KP: I think Landon is probably going to show-up for spring training, but the projections are right now that it will be at least a month into the season before he is actually catching and able to do things. His hitting will come quicker than the catching part, the squatting and all of that.

OC: So then the intention is to have him remain an everyday catcher? Is there a concern that his knee won't be able to hold-up as a catcher now that there have been two traumatic injuries to it?

KP: I think the chance of reoccurrence is probably great with the two surgeries. That is why he is really trying to control his weight and do everything in his power to be in top condition. Certainly the knee is something that you have to worry about. We are hopeful that we don't have that same occurrence. His catching skills make him what he is. He's a switch-hitter with power and the whole thing, but with his great receiving skills and his throwing, there are really no other places for him right now [than at catcher].

OC: Is Mike Mitchell on a rehab program that will allow him to pitch in spring training or will it last into next season?

KP: Mike Mitchell is on course for spring training right now, but this is still early in the [rehab] process. We certainly hope that he is lined-up ready to go for that.

OC: You probably got to see a lot of that Sacramento ballclub this season. What struck you about that clubhouse? They seemed like a pretty resilient bunch.

KP: They had a really good staff. Tony DeFrancesco really did a great job with that club. The second factor was the really good veteran guys, like Lou Merloni and Dee Brown and Jorge Piedra. Anybody who came in there were more selfless than most typical free agents, the mercenary types who are only after their own best interests. Somehow this group gelled together and they knew that there were a whole ton of call-ups. Merloni and Piedra didn't get called-up, but they were still great citizens on the club. They really helped the younger players. Jeremy Brown was kind of a catalyst in that group.

They all just kind of hung together and they set a goal to win the PCL and they weren't to be denied. They really went after it, which is pretty unusual in Triple-A. Most guys if they don't get called up [in September], they just sort of fold-up the tent. This group wasn't like that at all. They were a very unusual Triple-A team. Probably unlike any one I've ever seen before.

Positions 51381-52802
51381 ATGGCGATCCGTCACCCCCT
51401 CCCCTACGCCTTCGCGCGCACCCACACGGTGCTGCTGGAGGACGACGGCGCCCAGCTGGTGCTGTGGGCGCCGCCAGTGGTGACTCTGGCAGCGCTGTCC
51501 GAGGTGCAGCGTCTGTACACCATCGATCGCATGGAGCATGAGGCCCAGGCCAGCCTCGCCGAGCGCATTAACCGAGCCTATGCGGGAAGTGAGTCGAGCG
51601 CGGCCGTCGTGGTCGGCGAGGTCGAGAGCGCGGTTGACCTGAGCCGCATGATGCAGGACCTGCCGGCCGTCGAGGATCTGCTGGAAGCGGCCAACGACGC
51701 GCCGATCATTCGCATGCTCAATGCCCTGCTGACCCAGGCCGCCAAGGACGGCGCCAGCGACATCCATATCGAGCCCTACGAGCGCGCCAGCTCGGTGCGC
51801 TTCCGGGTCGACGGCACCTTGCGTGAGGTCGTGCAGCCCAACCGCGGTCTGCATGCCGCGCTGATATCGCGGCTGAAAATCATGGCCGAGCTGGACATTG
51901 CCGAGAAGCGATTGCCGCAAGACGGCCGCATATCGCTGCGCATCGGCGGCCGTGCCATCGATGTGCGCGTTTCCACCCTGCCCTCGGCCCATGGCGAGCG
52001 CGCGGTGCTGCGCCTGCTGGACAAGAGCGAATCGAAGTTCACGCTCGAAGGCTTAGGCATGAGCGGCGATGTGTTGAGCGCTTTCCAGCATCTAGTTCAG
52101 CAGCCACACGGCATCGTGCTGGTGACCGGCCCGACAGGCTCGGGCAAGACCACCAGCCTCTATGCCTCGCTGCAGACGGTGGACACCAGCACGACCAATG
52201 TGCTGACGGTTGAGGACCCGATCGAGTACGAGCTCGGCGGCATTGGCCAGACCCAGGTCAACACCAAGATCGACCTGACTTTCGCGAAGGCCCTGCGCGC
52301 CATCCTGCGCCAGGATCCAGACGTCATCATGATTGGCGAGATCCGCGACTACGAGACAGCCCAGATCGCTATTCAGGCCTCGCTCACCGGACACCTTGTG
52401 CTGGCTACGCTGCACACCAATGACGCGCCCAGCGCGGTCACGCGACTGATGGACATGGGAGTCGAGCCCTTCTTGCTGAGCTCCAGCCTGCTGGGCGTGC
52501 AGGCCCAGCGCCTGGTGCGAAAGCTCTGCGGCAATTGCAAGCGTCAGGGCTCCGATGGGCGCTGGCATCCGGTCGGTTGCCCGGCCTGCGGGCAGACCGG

OC: What did you see from Jeremy Brown? It seemed like he had a good offensive season and that he improved a little defensively, as well.

KP: Yeah, he really did. He really had a nice year. He can hit. I don't think anybody questions his ability to hit. His range improved a little bit behind the plate. He was a pretty good leader for us behind the plate.

OC: Those 2002 college draft picks aren't minor league free agents yet, are they?

KP: Nope. They aren't free agents yet.

OC: When I spoke to Brian Stavisky towards the end of the season, he was looking to try to line-up a spot on a winter league team? Has he been able to line-up a team yet?

KP: Not yet. We are trying to get him and Danny Putnam and [Richie] Robnett lined-up, but nothing has happened yet.

OC: Robnett played in the Mexican League last year, right?

KP: Unfortunately, he didn't do that well. In order to get called back there, it is more difficult if you don't do well. Plus, the Puerto Rican situation where they aren't playing there this year, a lot of the guys that were playing in those leagues have gone on to play in other leagues. That has caused a problem for placing some of our American players.

OC: Is anyone going to play in the Dominican League this winter? Is Santiago Casilla going to play?

KP: I think he is, but I don't know of any other guys in our system who are going to play there. Ben Fritz and Brad Knox are going to Venezuela to pitch.

OC: What did you see from Knox this year? He pitched well, but didn't have a lot of strikeouts. Is that a concern, or is it a situation that as long as he is getting outs, the team is satisfied?

KP: Yeah, that's pretty much how we feel. He pitched some big games for us and he has done that throughout his career. He doesn't have the tremendously over-powering stuff, but he finds ways to get outs. At some point, you have to consider that someone who knows how to do that really has some value. He changes speeds well, he has a good change-up and is starting to develop a good cutter. He's trying to be in that mold of someone like a [Justin] Duchscherer. He doesn't have the over-powering stuff, but Knox finds a way to make the right pitches. He just knows how to pitch.